Here’s everything that grabbed our attention in the past week from South African hops (again) to Peter Pan.
Last week the chat in the beerosphere was dominated by AB-InBev’s control over the supply of apparently coveted (who knew?) South African hops. This week Lucy Corne, who literally wrote the book on South African craft beer, gives a different perspective for All About Beer:
What every article has overlooked is that while American brewers, for now at least, can’t get their hands on South African hops, there are microbreweries that can—in South Africa. The country now boasts almost 200 microbreweries, a number that has increased from just 50 in 2013… While some brewers utilize imported ingredients, many rely heavily on SAB—and now A-B InBev—for both malt and hops. The question of ingredients was of particular concern to South African microbrewers when the takeover was in progress last year, but their fears were somewhat assuaged by a clause in the agreement stating that ‘the Merged Entity shall continue to supply hops that are currently supplied by SABMiller to Small Beer Producers on the same terms and conditions as currently offered by SABMiller or otherwise on reasonable commercial terms.’
(Disclosure: we sometimes write for All About Beer too.)
Jim at Beers Manchester highlights what looks like a fun crawl of micropubs that happen to be near each other in ‘the heatons’ (Heaton Moor and Heaton Chapel) in the suburbs of Stockport, Greater Manchester:
The message? Yes. Manchester is a truly fabulous place to go drinking. But a short train journey from Piccadilly – and a little gentle walking – can take you on a fabulous beer journey. To four special and individually superb bars and pubs… But put them together? I’m still smiling.
Marston’s Gets Bigger
On Thursday the large family brewery Charles Wells of Bedfordshire announced that it had sold its beer brands and brewing operation to Marston’s:
The Bedford brewery site is the home of leading ale brands Bombardier, Courage, and McEwan’s and the sale also includes the UK distribution rights for Kirin Lager, Estrella Damm, Erdinger and Founders and the exclusive global license of the Young’s brand. In addition, Cockburn & Campbell, the wine merchants, will also transfer. Charlie Wells and John Bull beers will remain part of Charles Wells Ltd. Employees at the brewery in production, national sales, and brands marketing will transfer to Marston’s.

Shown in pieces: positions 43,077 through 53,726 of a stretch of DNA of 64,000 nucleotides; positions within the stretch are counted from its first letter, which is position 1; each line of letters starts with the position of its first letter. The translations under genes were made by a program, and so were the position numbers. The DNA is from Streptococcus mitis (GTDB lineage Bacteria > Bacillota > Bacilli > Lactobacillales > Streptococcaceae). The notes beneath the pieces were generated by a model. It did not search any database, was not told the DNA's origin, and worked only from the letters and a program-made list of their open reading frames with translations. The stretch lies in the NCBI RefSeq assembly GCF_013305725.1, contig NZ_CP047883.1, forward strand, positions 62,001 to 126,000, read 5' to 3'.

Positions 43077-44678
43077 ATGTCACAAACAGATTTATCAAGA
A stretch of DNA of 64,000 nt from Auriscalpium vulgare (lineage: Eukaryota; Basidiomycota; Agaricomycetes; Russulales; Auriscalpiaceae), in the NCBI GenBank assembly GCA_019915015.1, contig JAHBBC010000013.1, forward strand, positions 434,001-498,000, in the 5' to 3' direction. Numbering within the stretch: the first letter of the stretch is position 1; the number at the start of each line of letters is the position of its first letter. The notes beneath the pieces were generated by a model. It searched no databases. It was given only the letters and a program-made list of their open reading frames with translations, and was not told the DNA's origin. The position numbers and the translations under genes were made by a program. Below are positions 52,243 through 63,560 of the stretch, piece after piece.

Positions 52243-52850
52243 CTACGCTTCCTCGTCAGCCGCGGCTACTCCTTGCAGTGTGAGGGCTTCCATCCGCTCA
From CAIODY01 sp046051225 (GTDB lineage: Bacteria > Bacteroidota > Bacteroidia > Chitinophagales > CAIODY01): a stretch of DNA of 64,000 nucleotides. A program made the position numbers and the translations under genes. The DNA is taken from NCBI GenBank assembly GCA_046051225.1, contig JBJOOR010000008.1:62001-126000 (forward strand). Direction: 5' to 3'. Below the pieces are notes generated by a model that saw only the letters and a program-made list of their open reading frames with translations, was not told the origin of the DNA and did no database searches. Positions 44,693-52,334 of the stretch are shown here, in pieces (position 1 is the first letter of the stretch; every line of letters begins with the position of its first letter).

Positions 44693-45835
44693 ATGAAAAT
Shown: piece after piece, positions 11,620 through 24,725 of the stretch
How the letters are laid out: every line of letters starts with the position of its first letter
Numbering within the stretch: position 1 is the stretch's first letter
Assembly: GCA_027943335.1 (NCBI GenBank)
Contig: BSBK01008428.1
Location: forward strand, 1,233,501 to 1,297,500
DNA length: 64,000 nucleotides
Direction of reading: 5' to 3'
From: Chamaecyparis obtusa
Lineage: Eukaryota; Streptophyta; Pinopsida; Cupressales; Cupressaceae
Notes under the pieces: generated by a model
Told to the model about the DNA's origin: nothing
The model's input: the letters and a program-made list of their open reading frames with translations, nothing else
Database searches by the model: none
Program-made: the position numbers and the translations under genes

You might not care for Marston’s or Charles Wells beers but this seems to have been a genuine surprise for most industry observers and sees Marston’s go from BIG to HUGE. The list of brands it now controls — it already has Banks, Brakspear, Jennings, Thwaites and Wychwood — brings to mind the days of the Big Six in their acquisitive pomp. By our reckoning, something like a third to a half of the beers in your local supermarket premium bottled ale range could now be Marston’s owned. The same probably goes for the range of cask ales on the average high street. Astonishing.
No More Patience with Peter Pan?
We’re going to finish with a series of interconnected posts. First there’s Stan Hieronymus’s review of a book, Untapped: exploring the cultural dimensions of craft beer:
Hate your job? Become a brewer. This is an example of why J. Nikol Beckham writes in a new collection of essays that ‘the microbrew revolution’s success can be understood in part as the result of a mystique cultivated around a group of men who were ambitious and resourceful enough to ‘get paid to play’ and to capitalize upon the productive consumption of fans/customers who enthusiastically invested in this vision.’ The title of this fourth chapter… is a mouthful: ‘Entrepreneurial Leisure and the Microbrew Revolution: The Neoliberal Origins of the Craft Beer Movement.’ Not surprisingly, there’s a considerable amount to define and discover en route to Beckham’s conclusion.
That, and Alan McLeod’s comment on the same piece about Peter Pan syndrome (expanded upon here) made us think of a piece from a day earlier by Jeff Alworth: ‘Remember When Stone Was Cool?’ He says:
Now every brewery claims to be edgy and different. To be against big beer is required as an article of authenticity. The notion that breweries must be different and unique has been internalized. Every brewery press release emphasizes how ‘innovative’ they are (a claim now so distant from actual beer one hardly knows what it means). And just as it happened in rock and roll, once everyone’s a punk, no one is — which brings us back to Stone… Stone emerged as a revolutionary force. The problem is, once you’ve deposed the king, what comes next?
When we read all of these pieces together, we heard the sound of a dustbin-lid-sized penny dropping: something has changed, underdogs aren’t anymore, and the reason we’re rather bored of reading brewery profile pieces (and so rarely include them here) is that they’re so often the same stories about the same kind of people going through the same journey.
On a lighter note, but dancing around the same point, there’s this from Pilot — a brewery which also happens to toss out rather sharp commentary — which says an awful lot with great economy:
This post was scheduled late on Thursday. If anything broke on Friday we probably missed it. Sorry.